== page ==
Common Names: Water Sprite, Indian Fern
Origin: Tropical regions of Africa, Americas, Asia and northern Australia. Mainly confined to shallow waters, particularly swamps, pools and ponds.
Ideal position in aquarium
Best used as a floating plant, but can be grown rooted in the substrate.
When left floating will grow well under any light that is not too bright; submersed plants grown in the substrate require moderate to high light.
Moderate to rapid.
Minimum Tank Suggestion
Suitable for any aquarium.
Water parameters for Water Sprite
Soft to moderately hard (hardness up to 18 dGH), acidic to basic (pH 5.4 to 8) water, temperature 18-28C/64-82F. Does not like sudden significant changes in water parameters.
This is probably the easiest aquarium plant to grow, at least when left floating, and because of its rapid growth it quickly assimilates nutrients including ammonia/ammonium and is therefore quite useful in new tanks. It assimilates nutrients primarily through the leaves rather than the roots.
The leaves, or more correctly fronds, since this is a true fern, can be somewhat variable in shape due to light, nutrients and water parameters. This makes identification of this species difficult, and it is often encountered in the literature under the names Ceratopteris pteridioides and C. thalictroides, although both these are distinct species. C. pteridioides has blunt-lobed fronds (leaves), while C. thalictroides has fronds that are deeply pinate with tips more slender than the subject species.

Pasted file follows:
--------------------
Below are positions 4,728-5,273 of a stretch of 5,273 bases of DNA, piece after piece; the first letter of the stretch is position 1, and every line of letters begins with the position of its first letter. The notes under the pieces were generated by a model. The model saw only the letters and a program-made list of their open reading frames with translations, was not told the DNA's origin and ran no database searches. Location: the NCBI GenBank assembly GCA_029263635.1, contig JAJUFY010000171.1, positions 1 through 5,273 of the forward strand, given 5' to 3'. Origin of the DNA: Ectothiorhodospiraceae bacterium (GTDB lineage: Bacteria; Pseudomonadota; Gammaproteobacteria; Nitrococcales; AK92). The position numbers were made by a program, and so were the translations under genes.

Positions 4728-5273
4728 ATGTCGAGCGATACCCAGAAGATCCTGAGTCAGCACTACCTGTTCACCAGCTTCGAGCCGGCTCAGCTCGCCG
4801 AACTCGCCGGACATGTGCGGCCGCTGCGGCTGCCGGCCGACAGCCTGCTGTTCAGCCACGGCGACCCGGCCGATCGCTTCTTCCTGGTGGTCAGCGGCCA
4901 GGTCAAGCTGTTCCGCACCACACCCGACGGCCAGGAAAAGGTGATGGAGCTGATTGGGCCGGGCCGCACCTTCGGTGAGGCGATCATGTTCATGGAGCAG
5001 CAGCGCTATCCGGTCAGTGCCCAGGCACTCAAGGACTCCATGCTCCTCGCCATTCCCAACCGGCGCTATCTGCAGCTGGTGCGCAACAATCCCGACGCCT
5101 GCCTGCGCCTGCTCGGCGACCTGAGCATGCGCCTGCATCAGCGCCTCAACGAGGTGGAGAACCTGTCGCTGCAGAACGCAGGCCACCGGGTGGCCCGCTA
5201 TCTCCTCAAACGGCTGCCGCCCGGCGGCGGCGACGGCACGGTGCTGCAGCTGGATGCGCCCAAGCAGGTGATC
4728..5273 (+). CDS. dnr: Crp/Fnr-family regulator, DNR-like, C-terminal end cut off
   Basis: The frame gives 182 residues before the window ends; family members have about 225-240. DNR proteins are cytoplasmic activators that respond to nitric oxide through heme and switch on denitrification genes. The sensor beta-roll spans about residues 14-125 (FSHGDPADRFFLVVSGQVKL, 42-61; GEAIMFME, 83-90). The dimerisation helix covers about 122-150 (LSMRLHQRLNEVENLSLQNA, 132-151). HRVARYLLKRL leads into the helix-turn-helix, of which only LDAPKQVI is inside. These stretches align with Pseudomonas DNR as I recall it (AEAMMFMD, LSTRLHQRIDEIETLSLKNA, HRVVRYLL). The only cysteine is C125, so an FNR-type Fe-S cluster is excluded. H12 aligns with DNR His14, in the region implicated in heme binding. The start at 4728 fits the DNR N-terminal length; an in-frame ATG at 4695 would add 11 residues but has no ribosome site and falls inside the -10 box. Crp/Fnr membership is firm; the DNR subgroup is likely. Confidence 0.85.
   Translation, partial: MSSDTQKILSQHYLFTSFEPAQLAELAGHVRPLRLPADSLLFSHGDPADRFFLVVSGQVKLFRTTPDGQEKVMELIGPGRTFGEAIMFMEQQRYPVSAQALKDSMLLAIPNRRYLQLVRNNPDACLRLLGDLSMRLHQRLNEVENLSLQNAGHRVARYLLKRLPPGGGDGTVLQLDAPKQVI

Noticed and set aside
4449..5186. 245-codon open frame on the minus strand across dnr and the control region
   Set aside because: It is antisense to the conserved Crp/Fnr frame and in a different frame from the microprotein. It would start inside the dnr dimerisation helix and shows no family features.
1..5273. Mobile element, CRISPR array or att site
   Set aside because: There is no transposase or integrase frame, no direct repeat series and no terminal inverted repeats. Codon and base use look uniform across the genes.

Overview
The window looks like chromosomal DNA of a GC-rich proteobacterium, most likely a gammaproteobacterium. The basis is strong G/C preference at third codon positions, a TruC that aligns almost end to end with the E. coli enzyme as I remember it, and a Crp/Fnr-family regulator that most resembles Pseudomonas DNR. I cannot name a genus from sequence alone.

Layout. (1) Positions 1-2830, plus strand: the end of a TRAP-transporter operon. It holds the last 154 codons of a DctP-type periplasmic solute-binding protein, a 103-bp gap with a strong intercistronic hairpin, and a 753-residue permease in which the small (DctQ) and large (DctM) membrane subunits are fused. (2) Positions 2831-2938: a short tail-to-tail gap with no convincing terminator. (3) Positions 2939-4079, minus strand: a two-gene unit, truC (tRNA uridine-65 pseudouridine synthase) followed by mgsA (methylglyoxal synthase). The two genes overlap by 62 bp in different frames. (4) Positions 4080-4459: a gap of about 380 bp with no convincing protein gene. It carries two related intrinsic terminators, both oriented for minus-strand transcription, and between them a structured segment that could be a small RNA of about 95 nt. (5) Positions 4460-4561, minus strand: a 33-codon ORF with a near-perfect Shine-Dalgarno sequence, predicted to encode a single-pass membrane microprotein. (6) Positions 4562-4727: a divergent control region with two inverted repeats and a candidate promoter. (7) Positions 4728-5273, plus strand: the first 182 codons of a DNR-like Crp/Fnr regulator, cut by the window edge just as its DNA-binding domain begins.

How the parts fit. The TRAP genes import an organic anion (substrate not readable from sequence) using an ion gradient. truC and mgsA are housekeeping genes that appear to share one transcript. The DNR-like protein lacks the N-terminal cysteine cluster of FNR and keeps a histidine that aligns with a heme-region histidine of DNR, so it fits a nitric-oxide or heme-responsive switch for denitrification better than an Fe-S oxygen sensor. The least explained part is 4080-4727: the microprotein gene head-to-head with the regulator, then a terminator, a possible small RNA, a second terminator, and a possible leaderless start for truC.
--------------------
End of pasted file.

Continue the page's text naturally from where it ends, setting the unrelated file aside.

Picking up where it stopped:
Daughter plants are readily produced from the sporangia on the older and alternate fronds. When left floating, the fronds may extend up to 50 cm (20 inches) across, and will block light from entering the aquarium; this is particularly useful to provide a darker environment such as for spawning fish. In such conditions, suitable substrate plants are any of the Cryptocoryne species, Java Moss, etc. depending upon the amount of light getting through. Otherwise, the daughter plants can be separated and used as individual plants and the parent plant discarded in order to keep the water surface more open.
The dangling roots of floating Ceratopteris provide admirable shelter for fry, and are used by the anabantids that build bubblenests. Many fish including anabantids, characins, etc., will regularly browse the roots for particles of food.
Formerly there were five species recognized [some authorities only recognize four] in the genus Ceratopteris that was placed in the monogeneric family Parkeriaceae, thought to be unique because of its aquatic adaptations. Subsequent genetic analysis has shown the Ceratopteris species to be clearly allied with those in the genus Acrostichum, and Ceratopteridaceae is the family name for the clade that is now known to include these two genera. Some authorities place these two genera within the Pteridaceae family.
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